The current workflow with 3phase components enables to generate blind schedules based on a logic for a sensor.
I am trying to control vertical blinds (0°, 45°, 90°, 135°) based on the illuminance value (DPGs) for certain sensors. I used 4 BSDF files for the 4-states.
After running the simulation, I would like to calculate annual metrices with the illuminance values for each sensor for each blinding state. So I would to get: (x,y,z)
x = blinding angle (0°, 45°, 90°, 135°)
y = hour
z = sensor point (in my case on of the four)
Could someone help me by using the Python component to generate a certain “3D matrix”?
I red already this topic below from @OlivierDambron which gives me a bit more insight:
But I don’t know how to do it by myself. My Python skills are not so well, but I want definitely want to learn it. Could anyone help me or give me advice? I suspect that the script doesn’t have to be difficult, but at the moment it feels very difficult because I haven’t enough knowledge about Python.
I will be happy to help whenever I get a chance but in order for us to help you, we need you to get started writing some code and we can take it from there.
Currently the way Honeybee[+] is set-up, and I agree that it is not necessarily the best approach, one sensor controls all the window groups. You can however write your own code and come up with a different logic. If you see the code that calculates the logic based on the sensor you will see how to access the values for a single sensor. What you need to do is:
Apply your logic to each sensor and generate the schedule for the blind based on the values.
Merge them together in a Honeybee[+] format which is a tuple with values for all window groups in each time-step.
As you said it is totally possible. You just need to get started. Here is the honeybee[+] code that calculates blind states:
Thank you so much for the information. At the moment, I am trying to figure it out by myself, but the way I do it now is not very elegant.
I will try to explain my situation as good as possible:
The simulation case is an office room with one big window in the south façade. I placed four sensors in this office, which represents to occupants who both look in two directions. The shading system are vertical blinds. (see the image below)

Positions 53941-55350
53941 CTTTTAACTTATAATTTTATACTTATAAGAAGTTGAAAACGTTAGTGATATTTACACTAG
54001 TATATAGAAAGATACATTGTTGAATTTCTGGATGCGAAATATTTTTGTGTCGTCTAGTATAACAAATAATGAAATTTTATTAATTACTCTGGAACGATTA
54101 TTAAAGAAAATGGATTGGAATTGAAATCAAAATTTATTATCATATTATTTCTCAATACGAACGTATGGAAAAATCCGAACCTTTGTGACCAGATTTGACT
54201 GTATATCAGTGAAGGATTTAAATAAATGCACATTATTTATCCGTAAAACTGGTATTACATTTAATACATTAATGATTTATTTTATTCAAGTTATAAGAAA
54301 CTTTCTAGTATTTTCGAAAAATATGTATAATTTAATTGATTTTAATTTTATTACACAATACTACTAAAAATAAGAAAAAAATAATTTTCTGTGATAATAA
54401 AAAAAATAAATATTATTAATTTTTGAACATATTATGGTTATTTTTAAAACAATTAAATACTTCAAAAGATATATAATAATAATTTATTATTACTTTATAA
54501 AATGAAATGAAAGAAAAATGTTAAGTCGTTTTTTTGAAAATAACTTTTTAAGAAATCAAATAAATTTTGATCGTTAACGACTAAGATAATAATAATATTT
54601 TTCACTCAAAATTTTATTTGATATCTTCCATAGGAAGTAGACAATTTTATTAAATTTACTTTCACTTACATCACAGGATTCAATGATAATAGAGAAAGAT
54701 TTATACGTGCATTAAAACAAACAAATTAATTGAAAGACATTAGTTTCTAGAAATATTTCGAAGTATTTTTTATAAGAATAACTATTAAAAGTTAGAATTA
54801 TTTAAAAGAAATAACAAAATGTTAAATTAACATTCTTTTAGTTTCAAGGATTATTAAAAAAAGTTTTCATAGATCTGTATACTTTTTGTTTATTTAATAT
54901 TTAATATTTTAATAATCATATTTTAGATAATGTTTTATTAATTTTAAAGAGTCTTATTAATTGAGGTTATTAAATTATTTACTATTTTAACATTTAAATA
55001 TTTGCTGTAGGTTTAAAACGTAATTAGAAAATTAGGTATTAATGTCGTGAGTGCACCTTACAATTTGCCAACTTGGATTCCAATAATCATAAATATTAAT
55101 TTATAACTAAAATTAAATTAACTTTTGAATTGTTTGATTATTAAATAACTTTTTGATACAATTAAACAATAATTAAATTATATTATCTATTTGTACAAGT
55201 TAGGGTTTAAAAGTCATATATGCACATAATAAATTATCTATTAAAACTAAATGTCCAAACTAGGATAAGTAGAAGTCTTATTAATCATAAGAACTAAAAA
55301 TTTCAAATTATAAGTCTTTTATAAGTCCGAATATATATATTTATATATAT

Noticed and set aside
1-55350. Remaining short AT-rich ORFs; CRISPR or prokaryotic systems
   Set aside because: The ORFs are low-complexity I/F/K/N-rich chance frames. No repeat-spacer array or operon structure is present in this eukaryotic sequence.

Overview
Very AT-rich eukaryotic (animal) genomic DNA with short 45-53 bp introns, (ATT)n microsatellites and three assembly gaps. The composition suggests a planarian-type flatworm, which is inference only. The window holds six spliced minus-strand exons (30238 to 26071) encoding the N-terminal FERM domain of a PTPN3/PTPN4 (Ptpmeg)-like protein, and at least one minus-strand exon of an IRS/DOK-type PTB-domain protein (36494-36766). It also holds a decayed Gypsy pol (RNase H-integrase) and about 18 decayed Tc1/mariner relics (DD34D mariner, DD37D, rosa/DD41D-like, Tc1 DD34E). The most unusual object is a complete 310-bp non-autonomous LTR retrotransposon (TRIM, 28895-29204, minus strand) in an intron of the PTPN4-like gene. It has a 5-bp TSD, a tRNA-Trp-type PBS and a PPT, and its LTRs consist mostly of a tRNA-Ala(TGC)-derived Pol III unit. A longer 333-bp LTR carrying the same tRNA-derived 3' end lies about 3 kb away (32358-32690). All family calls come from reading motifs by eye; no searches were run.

I used the three phase method to do a daylight simulation. I would like to control the vertical blind system by evaluating the performance of alle possible shading states a every timestep and for every sensor and select the most apporopriate state. I will use a penalty function to rank for every timestep the ‘best’ shading state, so at the end I would like have one list with blind states for the whole year.
A very informative and interesting example is the article of A. Ganji Kheybari and S. Hoffman:
There are different challenges for me, but the first one is to generate the illuminance values for every timestep, for every hour and for every sensor. I tried to do this with a combination of Honeybee and Python. Maybe my file below makes my problem more clear, represents my struggles and shows my nog very elegant work:
The last days I struggled a lot to achieve what is represented in the document above. Tomorrow I will start to work on your advice with the honeybee[+]code that calculates blind states. Can I use this code in the GH_python component or is it easier to adapt an existing component, for example Honeybee[+] Dynamic Blinds Schedule?
Thank you so much in advance for your time and that you are willing to help me.